Submitted imageCHAUTAUQUA LAKE — The Chautauqua Lake and Watershed Management Alliance has named Randall Perry as its new Executive Director.Effective Nov. 1, Perry will succeed Vince Horrigan, who has served as the organization’s Interim Executive Director since September 2019.Perry has worked for the Alliance since 2016 as its Project Manager, working on a variety of lake and watershed projects in partnership with Alliance Members from project development through funding and completion.Prior to joining the Alliance, he served as an Adjunct Instructor at the State University of New York at Fredonia teaching Geoscience and Environmental Science courses with a focus on water resources, geochemistry, surficial processes, and environmental assessment. Before that, he worked as a geological consultant specializing in environmental and water resource projects. Perry is a native of Maine and earned his B.S. and M.S. in Earth Sciences from the University of Maine with a focus on environmental geochemistry.During his tenure with the Alliance, Horrigan worked closely with the Alliance Board of Directors and staff to evaluate the roles the Alliance serves, assess capacity and focus areas, and plan for the future, including identifying a new permanent Executive Director.At the same time, Horrigan and his staff continued to manage and administer the Alliance’s existing programs and projects – including securing over $600,000 in lake and watershed project funding for its Members in 2020. Under Horrigan, the Alliance also helped launch several new scientific and technical initiatives aimed at increasing unity of effort and operational efficiency for lake management and continuing to improve the understanding of lake and watershed dynamics and their effects on cyanobacteria and Harmful Algal Blooms on Chautauqua Lake.Perry has worked for the Alliance since 2016 as its Project Manager, working on a variety of lake and watershed projects in partnership with Alliance Members from project development through funding and completion. Prior to joining the Alliance, he served as an Adjunct Instructor at the State University of New York at Fredonia teaching Geoscience and Environmental Science courses with a focus on water resources, geochemistry, surficial processes, and environmental assessment. Before that, he worked as a geological consultant specializing in environmental and water resource projects.Perry is a native of Maine and earned his B.S. and M.S. in Earth Sciences from the University of Maine with a focus on environmental geochemistry.“I want to recognize Vince for the amazing work that he has done and continues to do as the Interim Executive Director. We are all deeply indebted to him for his service,” said Pierre Chagnon, Chairman of the Alliance Board of Directors. “Randall has demonstrated impressive skills coordinating Members, engineers, and contractors in managing many successful Alliance projects. He has also developed solid skills in grant writing, grant administration, and funding management in the various platforms involved. He has been an incredible rock solid foundation for the Alliance through our extended period with an interim executive director.’ Share:Click to share on Facebook (Opens in new window)Click to share on Twitter (Opens in new window)Click to email this to a friend (Opens in new window)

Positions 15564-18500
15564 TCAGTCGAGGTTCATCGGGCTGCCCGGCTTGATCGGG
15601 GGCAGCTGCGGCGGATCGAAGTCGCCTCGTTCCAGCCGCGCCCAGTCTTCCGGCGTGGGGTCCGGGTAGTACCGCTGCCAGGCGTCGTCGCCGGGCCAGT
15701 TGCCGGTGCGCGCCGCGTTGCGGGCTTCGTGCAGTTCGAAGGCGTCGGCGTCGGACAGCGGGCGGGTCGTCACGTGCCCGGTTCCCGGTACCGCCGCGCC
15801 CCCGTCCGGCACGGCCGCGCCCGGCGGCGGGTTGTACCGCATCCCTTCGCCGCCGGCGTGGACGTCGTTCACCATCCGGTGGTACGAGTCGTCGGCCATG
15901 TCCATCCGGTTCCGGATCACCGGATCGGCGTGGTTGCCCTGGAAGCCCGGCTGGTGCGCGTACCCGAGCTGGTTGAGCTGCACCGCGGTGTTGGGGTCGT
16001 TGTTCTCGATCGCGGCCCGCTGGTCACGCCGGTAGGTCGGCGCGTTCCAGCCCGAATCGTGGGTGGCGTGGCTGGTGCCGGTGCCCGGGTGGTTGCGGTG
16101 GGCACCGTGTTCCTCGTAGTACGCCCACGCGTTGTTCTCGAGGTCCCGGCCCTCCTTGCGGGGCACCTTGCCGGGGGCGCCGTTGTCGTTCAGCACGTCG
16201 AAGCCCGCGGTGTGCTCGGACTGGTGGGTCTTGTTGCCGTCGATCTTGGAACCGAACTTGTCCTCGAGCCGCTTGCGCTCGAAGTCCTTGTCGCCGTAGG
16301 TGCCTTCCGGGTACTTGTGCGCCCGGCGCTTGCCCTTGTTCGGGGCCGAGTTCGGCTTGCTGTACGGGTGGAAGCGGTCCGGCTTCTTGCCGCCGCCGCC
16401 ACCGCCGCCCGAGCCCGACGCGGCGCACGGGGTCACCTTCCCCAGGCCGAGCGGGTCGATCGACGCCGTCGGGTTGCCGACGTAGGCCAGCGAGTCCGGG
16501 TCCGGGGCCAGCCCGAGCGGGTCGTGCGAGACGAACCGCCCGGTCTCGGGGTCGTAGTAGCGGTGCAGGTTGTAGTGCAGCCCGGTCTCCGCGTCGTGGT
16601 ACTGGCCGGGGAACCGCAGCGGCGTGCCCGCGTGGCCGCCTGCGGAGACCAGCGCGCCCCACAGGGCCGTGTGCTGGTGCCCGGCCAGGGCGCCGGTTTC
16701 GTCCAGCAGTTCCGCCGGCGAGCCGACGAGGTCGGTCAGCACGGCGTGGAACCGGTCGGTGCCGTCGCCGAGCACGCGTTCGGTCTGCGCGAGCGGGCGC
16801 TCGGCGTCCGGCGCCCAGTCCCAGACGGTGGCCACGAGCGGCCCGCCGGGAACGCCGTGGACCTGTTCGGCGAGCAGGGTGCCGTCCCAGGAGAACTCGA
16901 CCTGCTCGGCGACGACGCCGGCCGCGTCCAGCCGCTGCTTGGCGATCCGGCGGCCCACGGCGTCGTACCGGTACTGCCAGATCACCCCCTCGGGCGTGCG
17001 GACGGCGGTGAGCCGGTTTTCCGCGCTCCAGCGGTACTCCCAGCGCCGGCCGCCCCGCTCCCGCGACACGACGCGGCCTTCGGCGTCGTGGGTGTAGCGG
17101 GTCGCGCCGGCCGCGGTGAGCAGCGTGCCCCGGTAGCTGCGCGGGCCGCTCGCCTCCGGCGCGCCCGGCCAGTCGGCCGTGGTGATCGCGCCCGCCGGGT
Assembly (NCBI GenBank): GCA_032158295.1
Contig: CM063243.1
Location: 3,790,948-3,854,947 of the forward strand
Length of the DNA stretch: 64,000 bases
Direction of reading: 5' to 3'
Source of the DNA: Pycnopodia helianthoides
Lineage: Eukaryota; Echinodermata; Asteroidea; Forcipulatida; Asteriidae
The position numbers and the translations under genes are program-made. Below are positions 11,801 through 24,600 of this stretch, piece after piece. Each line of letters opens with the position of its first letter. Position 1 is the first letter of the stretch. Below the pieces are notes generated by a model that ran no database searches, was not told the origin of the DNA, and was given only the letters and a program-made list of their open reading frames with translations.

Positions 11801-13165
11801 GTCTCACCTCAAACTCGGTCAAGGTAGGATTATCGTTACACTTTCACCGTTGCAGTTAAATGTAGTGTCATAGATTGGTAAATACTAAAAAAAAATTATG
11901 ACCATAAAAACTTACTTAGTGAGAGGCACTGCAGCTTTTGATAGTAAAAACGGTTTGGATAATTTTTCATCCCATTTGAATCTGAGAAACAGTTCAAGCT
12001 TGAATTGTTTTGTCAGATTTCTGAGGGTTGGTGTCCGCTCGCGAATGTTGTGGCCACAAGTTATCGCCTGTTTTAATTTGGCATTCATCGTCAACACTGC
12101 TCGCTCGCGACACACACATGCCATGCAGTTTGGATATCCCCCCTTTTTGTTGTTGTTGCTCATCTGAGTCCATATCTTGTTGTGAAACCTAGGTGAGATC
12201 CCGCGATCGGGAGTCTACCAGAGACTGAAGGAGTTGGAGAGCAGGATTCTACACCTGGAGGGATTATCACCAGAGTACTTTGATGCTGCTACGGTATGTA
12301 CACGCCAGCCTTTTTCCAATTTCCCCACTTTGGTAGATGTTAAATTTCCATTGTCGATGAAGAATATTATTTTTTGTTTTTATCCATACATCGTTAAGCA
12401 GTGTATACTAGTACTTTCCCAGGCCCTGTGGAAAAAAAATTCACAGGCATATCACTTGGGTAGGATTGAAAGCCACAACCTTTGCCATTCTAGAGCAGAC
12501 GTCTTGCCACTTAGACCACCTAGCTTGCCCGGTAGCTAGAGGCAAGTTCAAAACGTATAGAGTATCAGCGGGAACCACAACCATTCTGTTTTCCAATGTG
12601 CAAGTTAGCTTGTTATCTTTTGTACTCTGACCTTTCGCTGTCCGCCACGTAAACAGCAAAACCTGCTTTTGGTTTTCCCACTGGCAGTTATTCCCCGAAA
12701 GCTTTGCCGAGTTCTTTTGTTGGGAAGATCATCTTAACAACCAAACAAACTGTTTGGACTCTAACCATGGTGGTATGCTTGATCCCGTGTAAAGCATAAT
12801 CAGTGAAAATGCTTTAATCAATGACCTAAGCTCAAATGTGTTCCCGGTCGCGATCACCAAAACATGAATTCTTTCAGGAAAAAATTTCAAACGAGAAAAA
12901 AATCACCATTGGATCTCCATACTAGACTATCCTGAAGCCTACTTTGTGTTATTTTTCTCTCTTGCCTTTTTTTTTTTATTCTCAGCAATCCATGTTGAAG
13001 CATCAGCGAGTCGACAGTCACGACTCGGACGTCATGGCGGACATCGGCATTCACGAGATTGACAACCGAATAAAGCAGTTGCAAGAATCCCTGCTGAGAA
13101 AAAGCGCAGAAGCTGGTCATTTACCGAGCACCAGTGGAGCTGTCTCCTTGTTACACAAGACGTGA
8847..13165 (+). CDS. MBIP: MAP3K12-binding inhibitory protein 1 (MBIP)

Tonight, partly cloudy with lows around 30.High pressure will provide for a mainly sunny Sunday, although still cool with highs in the lower-50’s.A warm front will bring a return for rain late Sunday night into the day on Monday. Monday will again be mostly cloudy with showers likely. Highs in the low-50’s.Another cold front passing by Monday in Tuesday may bring a few wet snowflakes to the area early Tuesday morning, while some models keep it as just rain. Otherwise mostly cloudy skies on Tuesday with highs in the upper-40’s.The rest of the week looks dry, although the cooler weather looks to stick around with highs the remainder of the week in the lower-50’s.WNYNewsNow is a proud Ambassador for the NOAA Weather-Ready Nation program.Share:Click to share on Facebook (Opens in new window)Click to share on Twitter (Opens in new window)Click to email this to a friend (Opens in new window) JAMESTOWN – Yesterday was unseasonably warm with highs in the upper-70’s, a cold front moved through last night that is ushering in cooler weather for the weekend.For Today, a few early morning showers or a thunderstorm are possible, otherwise the day will be rather cloudy. Highs in the upper-40’s.